Genetic Clues to Autism's Origin

Remarkable genetic differences between a brain of an autistic person and a person without autism found by U.C.L.A. researchers have changed the way doctors and researchers think about autism. 

What's the Latest Development?


Published this week in Nature, a new study led by researchers from King's College London and Toronto University examines gene expression in healthy and autistic brains. "Gene expression is the way D.N.A. sequence is copied into R.N.A., which leads to the synthesis of proteins. Each protein has a task it performs in the cell. Researchers focused on the gene-expression levels. The team compared tissue samples from deceased individuals: 17 healthy patients and 19 autism patients. The scientists discovered similar gene-expression patterns in the autistic brains."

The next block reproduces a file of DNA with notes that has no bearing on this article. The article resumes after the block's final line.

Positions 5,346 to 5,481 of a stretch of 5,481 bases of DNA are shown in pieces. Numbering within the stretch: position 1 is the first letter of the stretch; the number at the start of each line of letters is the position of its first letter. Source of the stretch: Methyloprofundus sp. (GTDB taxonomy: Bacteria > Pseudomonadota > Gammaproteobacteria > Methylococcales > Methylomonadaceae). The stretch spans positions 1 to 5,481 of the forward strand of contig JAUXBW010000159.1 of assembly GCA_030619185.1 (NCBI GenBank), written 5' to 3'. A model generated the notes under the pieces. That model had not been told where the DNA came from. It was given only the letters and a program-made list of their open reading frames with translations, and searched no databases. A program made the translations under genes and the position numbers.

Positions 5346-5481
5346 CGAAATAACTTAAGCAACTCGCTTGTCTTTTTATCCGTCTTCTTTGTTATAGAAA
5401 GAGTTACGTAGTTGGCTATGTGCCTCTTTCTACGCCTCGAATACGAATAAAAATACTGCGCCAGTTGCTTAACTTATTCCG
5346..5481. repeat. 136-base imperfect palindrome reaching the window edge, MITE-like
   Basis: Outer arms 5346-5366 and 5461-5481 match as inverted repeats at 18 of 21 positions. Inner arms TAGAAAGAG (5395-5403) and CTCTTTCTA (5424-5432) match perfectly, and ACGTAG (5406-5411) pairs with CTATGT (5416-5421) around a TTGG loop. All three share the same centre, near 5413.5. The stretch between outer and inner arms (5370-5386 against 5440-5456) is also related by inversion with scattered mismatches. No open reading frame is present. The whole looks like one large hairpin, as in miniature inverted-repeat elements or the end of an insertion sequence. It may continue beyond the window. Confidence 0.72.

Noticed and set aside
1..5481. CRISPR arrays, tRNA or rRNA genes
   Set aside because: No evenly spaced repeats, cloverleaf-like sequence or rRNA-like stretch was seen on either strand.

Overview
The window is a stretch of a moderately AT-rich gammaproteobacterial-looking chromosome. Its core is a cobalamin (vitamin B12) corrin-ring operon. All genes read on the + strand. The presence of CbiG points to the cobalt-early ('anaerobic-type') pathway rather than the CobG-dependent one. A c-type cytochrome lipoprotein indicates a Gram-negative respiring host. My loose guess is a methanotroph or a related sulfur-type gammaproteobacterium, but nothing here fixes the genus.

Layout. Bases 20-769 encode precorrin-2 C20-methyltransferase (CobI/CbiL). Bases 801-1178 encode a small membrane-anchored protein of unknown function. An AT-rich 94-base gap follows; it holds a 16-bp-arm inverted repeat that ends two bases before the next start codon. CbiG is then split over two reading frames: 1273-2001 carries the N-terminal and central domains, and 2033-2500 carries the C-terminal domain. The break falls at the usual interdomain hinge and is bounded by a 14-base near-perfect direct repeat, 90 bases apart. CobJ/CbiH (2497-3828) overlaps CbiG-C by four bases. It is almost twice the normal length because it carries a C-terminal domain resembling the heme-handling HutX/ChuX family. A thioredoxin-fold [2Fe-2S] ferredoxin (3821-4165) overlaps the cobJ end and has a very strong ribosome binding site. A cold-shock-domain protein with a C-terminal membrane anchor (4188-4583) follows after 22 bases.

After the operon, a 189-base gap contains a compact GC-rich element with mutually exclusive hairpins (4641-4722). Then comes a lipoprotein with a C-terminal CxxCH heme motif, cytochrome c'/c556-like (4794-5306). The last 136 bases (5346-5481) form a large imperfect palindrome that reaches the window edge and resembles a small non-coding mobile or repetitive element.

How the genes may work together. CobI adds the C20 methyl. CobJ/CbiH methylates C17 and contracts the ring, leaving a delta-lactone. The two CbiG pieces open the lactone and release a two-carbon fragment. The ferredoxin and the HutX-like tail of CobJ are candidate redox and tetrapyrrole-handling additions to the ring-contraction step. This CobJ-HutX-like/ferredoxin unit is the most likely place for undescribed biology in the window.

What's the Big Idea?

Dr. Daniel Geschwind, who led the study, said: "If you randomly pick 20 people with autism, the cause of each person's disease will be unique. Yet when we examined how genes and proteins interact in autistic people's brains, we saw well-defined shared patterns. This common thread could hold the key to pinpointing the disorder's origins." And because different brain regions expressed autism similarly across patients with the disease, there is hope that more effective treatments will be developed to address these more uniform symptoms. 

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